Sunday, March 10, 2013

NOLA.com, Blackboard Wars Reveal Charter Shortcomings

Recent reports in NOLA.com have described California charter school developer Steve Barr's problems with expanding his charter concept to New Orleans. Bar has a contract with Oprah's OWN network to produce a documentary series on his efforts to turnaround John McDonogh high school in New Orleans

Bar's comments in the NOLA story contradict each other. In one instance he talks about how "beautiful and brilliant" he finds the students of John DcDonogh High School. In another instance he criticizes the New Orleans community and students exclaiming "this is what seven generations of crap looks like!"

The OWN network documentary focuses on some of the new TFA teachers struggling to succeed in their teaching assignments at John McDonogh. Steve Barr is quoted explaining that such teachers are having problems because of inexperience. He points out that it takes at least 4 or 5 years for a teacher to become proficient at his/her craft. If he knew that beforehand, then why did he hire so many minimally trained TFA teachers for his experiment at John McDonogh?

The NOLA article reveals discontent in the parent community and on the charter board and advisory committees. Two of the Board members have threatened to resign because they were not consulted on the approval of the documentary series filming. They also believe that Board members should be able to vote on hiring of staff and teachers. (Note: This is contrary to Jindal's Act 1 of 2012 which places all hiring totally in the hands of school administrators. This provision of Act 1 has been ruled unconstitutional by a district court, so the charter board at McDonogh may still have some say so in employment matters.)

But the real issue is that charter board members are not elected by the public the way the law provides for traditional Louisiana public school districts. Charter schools are really run by their charter management organizations (In this case Steve Barr who lives in California) and by corporate reform power brokers like John White. There is a related story about Lycee' Francais, another charter in New Orleans, which is in the process of being reorganized by John White and Charter School Association head, Caroline Roemer Shirley, using ad hoc appointed puppets.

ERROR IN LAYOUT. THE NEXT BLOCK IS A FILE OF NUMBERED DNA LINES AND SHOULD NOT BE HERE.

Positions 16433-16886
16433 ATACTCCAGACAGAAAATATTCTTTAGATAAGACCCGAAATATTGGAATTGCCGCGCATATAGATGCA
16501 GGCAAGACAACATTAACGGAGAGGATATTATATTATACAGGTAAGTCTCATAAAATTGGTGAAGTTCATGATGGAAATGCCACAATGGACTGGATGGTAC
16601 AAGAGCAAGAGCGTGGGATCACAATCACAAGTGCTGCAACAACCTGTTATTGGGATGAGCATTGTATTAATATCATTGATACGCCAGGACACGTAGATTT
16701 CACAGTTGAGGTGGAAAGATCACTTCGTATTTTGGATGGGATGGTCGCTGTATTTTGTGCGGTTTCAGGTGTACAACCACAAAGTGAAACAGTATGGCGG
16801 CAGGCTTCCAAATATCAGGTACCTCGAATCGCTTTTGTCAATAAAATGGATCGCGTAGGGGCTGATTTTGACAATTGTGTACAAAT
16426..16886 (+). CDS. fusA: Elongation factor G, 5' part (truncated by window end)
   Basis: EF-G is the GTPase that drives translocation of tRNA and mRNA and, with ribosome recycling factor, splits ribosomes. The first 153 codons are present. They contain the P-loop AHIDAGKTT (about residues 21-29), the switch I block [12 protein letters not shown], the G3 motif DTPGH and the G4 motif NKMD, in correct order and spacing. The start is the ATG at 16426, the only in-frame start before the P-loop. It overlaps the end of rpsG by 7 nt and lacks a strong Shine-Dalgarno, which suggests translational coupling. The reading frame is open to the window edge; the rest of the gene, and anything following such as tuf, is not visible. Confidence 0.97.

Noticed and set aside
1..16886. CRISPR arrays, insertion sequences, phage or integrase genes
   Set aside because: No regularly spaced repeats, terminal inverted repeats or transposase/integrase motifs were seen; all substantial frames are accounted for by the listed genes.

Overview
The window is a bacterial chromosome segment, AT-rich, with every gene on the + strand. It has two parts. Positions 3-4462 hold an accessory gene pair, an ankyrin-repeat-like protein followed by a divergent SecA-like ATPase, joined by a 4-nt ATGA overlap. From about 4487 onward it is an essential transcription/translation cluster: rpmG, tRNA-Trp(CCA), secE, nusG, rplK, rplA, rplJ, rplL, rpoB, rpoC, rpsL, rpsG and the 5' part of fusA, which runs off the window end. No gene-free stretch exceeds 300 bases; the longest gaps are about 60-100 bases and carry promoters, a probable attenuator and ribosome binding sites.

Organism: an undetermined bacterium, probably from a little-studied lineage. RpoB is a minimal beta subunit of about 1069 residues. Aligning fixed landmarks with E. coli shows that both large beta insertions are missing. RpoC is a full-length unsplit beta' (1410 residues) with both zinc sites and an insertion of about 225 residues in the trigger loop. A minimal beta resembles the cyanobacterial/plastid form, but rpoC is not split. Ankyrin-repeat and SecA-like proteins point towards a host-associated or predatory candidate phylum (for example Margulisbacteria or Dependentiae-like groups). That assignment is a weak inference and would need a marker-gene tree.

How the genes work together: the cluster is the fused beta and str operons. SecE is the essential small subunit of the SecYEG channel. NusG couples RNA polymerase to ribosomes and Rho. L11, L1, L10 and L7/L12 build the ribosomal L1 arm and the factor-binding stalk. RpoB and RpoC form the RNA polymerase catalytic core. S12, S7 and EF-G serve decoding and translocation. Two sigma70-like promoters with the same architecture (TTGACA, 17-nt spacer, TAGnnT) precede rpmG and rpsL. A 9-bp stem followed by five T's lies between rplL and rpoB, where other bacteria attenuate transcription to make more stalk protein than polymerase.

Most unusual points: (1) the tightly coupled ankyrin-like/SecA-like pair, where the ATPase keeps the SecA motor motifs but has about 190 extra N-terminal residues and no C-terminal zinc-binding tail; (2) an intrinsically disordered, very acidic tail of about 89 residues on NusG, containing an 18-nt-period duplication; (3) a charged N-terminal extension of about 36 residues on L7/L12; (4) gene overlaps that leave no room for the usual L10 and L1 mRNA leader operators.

These recent disputes highlight one of the weaknesses of the charter system. Like other recent school reform schemes, the charter concept assumes that schools cannot be run effectively by democratically elected school boards. The corporate reform movement assumes that schools need to be taken over by business oriented managers like Steve Barr or even for-profit organizations like Edison Schools or K12 or Connections Academy. All of these have proven to be failures in Louisiana, yet the Jindal and White power structure wants to give them more and more students to experiment with. They even want out-of-state Course Choice Providers to be able to freely recruit students from Louisiana public schools paid for by our tax dollars with minimal accountability, just because they are privately run. There is absolutely no research that shows that these schemes educate children better. But there is plenty of evidence that for profit groups like Edison, K12 and Connections squander our tax dollars with minimal service to students. Jindal and White talk about "the urgency of now" as justification for throwing out democratic systems upon which our successful public school system has been built.